The programme started with STC in 1999 and has continuously been reviewed which has led to a much improved programme today. The training will now be conducted by South African Pilots over a period of 52 weeks. Previously trainees spent three months in Rotterdam undergoing training. With the new programme they will attend only a two week practical training course in Rotterdam. Willem de Vreeze, representing STC, and who is instrumental in this entire process, gave the assurance that the training programme is in line with international standards such as the IMO (International Maritime Organisation).

    A rather familiar figure in the Maritime Industry, who is the project champion and technical representative for marine services and exco to ensure that the details of the program reflect the NPA business needs, is Capt. Eddie Bremner, former chief harbourmaster who recently retired. He has been an integral part of the process from the beginning and part of his contract back to NPA is specifically for the pilot training. Capt. Bremner is generally very passionate and excited about this programme.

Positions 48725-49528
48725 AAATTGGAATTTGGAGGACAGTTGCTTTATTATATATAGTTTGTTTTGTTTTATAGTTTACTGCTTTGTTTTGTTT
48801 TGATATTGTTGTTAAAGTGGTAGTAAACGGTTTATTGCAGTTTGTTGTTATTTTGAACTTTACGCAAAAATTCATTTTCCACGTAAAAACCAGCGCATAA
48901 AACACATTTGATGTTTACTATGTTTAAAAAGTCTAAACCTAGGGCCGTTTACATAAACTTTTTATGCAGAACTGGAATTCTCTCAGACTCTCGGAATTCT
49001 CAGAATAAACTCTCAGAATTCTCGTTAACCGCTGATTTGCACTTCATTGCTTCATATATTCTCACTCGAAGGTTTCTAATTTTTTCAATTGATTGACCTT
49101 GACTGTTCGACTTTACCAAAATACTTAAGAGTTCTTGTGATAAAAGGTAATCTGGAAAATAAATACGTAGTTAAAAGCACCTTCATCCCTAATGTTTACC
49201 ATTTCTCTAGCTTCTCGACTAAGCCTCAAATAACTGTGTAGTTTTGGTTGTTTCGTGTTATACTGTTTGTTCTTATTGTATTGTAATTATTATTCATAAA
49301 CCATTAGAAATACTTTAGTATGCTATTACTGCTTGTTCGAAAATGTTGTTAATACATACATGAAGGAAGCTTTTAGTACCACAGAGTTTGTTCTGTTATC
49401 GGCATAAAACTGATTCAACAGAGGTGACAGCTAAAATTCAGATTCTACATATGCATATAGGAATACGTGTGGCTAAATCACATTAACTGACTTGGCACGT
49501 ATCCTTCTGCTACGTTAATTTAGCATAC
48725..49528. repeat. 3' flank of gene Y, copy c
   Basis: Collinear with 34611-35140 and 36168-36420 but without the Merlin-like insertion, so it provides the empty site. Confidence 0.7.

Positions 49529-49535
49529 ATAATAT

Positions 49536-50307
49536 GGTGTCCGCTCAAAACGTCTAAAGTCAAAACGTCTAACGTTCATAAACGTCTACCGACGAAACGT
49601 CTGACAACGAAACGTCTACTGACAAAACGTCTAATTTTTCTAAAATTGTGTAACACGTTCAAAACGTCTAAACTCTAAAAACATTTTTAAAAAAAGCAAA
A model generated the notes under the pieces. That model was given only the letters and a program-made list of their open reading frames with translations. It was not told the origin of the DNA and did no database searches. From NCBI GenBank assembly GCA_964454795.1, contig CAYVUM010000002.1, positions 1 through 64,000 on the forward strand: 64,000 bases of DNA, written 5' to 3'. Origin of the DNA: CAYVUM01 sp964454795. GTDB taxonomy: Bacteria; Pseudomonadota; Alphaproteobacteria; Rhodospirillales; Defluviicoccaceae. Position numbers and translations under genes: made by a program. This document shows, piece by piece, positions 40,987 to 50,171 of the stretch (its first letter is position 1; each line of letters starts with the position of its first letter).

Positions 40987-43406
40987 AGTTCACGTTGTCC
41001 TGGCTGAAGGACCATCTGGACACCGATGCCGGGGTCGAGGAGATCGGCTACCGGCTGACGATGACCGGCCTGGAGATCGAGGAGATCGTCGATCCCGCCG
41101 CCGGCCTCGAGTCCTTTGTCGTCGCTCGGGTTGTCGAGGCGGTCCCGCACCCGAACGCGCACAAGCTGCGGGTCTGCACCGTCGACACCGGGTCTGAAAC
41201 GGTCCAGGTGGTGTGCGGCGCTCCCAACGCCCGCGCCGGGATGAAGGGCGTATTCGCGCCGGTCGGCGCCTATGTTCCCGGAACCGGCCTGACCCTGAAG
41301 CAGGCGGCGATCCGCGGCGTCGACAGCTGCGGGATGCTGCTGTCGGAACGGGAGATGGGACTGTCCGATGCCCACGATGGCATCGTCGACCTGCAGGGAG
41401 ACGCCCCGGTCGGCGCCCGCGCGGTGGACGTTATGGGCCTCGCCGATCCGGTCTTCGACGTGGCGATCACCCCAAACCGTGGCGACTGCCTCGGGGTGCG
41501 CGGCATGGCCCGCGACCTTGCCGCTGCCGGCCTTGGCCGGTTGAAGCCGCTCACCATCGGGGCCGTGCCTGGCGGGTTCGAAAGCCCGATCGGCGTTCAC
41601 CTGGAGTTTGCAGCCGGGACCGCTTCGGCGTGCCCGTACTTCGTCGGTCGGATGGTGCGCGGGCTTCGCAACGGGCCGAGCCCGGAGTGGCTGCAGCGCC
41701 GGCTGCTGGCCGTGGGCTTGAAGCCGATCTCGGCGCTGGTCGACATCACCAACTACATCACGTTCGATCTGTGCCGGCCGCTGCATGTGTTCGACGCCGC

The male candidates undergoing training to become marine pilots with the NPA. Picture courtesy NPA

    The minimum criteria for selection were: a qualified Tug Master, Class 3, ex Naval Watch keeper certificate. All applicants were subject to psychometric testing, stringent interviews and medical tests. Trainees will also have a dedicated mentor at each port to ensure effective monitoring and feedback. The training material was prepared as per SAQA quidelines.

    The scope of the training will entail the following phases: